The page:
Doctor’s Tip: Random health tips | PostIndependent.com
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Doctor’s Tip: Random health tips

Dr. Greg Feinsinger
Doctor's Tip

Every now and then, it’s useful to present several short health tips that don’t warrant a whole column of their own:

DIABETES: Nutrition Action is published monthly by the Center For Science in the Public Interest. According to an article in the December issue, slightly more than half of U.S. adults now have either diabetes (15%) or prediabetes (38%). Unfortunately, eight out of 10 people with prediabetes don’t know they have it, which is problematic because prediabetes can cause the same eye, kidney, cardiovascular and nerve problems that often afflict people with full-blown diabetes. The good news is that both diabetes and prediabetes can be prevented and can often be reversed with lifestyle changes. The diabetes drug metformin can be helpful as well.



UTERINE CANCER AND HAIR STRAIGHTENERS: The same issue of Nutrition Action discusses a recent study linking hair straighteners to higher risk of cancer of the endometrium — the lining of the uterus. Earlier studies suggested a link between hair straighteners and a higher risk of ovarian and breast cancer.

COLDS, COVID, AND VITAMIN D: Vitamin D has been touted for many things, including boosting immunity. However, a large study discussed in the same publication showed that Vitamin D did not protect against colds and other viral infections, such as COVID.



ONE MORE REASON TO EXERCISE, KIDNEY HEALTH: Chronic kidney disease can lead to dialysis and  kidney transplant. According to the October issue of the Berkeley Wellness Letter, a recent study showed that exercise helps prevent decrease in kidney function as people age. This is not surprising because kidneys are very vascular organs, and it’s well known that exercise is good for our arteries.

PNEUMONIA SHOT: The pneumococcus bacteria is a common cause of ear infections, pneumonia, meningitis, and serious blood infections in children. In adults, it is the most common cause of bacterial pneumonia, which adults — even young, healthy ones — can still die from. It can also cause meningitis and serious blood infections in adults, both of which can be life-threatening. Pneumococcal infections in both adults and children can prevented by the “pneumonia shot,” which was first developed in the 1980s. The older shots included the PCV 13 (Prevnar 13) and the PPSV23 (Pneumovax 23).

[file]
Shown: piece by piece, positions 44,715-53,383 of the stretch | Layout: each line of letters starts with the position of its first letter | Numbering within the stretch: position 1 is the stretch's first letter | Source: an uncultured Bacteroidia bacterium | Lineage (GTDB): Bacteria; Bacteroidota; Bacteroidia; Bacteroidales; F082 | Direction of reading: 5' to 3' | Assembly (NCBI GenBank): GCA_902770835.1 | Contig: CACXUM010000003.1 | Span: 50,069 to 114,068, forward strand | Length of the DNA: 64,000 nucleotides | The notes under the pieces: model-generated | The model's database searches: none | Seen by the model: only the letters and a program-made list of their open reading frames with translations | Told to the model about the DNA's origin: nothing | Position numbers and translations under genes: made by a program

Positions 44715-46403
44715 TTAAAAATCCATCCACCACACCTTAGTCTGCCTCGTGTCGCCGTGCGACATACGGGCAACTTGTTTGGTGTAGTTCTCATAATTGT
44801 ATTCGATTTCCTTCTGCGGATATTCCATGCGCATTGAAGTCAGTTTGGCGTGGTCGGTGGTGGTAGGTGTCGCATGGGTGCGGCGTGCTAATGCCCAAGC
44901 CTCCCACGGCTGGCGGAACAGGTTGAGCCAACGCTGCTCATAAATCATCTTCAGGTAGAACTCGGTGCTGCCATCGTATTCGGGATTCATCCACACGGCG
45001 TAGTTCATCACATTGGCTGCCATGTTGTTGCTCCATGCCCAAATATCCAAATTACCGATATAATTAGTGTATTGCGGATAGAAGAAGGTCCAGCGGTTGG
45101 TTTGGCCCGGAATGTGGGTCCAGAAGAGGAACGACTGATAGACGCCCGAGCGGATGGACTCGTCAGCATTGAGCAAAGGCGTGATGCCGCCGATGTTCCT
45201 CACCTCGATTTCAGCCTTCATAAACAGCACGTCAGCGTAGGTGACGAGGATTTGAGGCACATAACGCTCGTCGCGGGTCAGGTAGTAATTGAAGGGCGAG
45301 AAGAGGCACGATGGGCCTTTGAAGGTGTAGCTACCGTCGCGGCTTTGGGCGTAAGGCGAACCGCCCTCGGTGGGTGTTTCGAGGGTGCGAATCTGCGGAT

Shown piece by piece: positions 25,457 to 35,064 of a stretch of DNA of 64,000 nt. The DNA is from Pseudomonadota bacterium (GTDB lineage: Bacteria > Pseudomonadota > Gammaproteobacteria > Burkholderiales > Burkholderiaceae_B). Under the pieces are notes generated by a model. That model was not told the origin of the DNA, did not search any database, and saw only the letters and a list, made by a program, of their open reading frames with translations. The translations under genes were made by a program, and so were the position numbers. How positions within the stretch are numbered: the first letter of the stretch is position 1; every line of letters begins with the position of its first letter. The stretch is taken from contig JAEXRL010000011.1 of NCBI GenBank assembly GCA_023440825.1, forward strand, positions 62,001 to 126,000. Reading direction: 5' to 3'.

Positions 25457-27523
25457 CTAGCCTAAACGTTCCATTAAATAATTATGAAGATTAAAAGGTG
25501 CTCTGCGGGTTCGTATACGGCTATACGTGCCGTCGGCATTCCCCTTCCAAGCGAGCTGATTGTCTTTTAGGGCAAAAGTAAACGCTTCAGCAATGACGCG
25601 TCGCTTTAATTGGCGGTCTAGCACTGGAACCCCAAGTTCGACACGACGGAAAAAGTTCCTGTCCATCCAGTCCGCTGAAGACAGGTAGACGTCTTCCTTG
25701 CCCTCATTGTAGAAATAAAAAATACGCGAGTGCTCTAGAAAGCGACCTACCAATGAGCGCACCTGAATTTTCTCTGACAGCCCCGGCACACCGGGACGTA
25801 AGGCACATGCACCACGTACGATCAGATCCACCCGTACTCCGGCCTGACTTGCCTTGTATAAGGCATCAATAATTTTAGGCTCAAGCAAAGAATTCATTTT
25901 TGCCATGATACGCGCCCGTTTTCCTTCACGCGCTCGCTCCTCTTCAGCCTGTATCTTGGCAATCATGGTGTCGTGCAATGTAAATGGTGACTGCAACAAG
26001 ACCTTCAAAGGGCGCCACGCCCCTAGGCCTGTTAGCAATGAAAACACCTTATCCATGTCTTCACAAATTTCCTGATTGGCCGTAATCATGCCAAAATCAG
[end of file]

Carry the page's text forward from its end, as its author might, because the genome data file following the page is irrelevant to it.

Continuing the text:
This year, the CDC approved two new, improved “pneumonia shots” — the PVC 15 (Vaxneuvance) and the PVC20 (Prevnar 20). Pneumococcal vaccinations are one of the recommended routine immunizations in early childhood. In adults, everyone age 65 and older is advised to receive “pneumonia shots,” as are younger adults with chronic conditions, such as diabetes, heart disease, asthma, emphysema, liver disease, cigarette smoking, absence of a spleen, alcoholism, and immuno-compromising conditions. According to the September issue of the Harvard Health Letter, current CDC recommendations are rather complicated, so, if you might be a candidate for the “pneumonia shot,” check the CDC website or your primary care provider, local pharmacy, or Garfield County Public Health office.

SHINGLES VACCINE: Shingles is caused by the chickenpox virus, which can lie dormant in the nervous system and re-appear as a painful rash along a nerve root on one side of the face or body. After the rash goes away, some sufferers end up with chronic pain in the area where the rash was. Facial shingles can cause serious eye damage. The same issue of the Harvard Health Letter notes that people 50 or older should get two doses of the shingles vaccine (Shingrix), two to six months apart. The shots offer 90% protection for at least seven years. Temporary side effects consisting of flu-like symptoms are common for two-three days following the injections but are better than chronic pain or eye damage from shingles. Shingrix vaccine is still recommended if you can’t remember having chicken pox, if you have had shingles or if you had the older version of the shingles shot called Zostavax.

Dr. Feinsinger is a retired family physician with special interest in disease prevention and reversal through nutrition. Free services through Center For Prevention and The People’s Clinic include: one-hour consultations, shop-with-a-doc at Carbondale City Market and cooking classes. Call 970-379-5718 for appointment, or email gfeinsinger@comcast.net.


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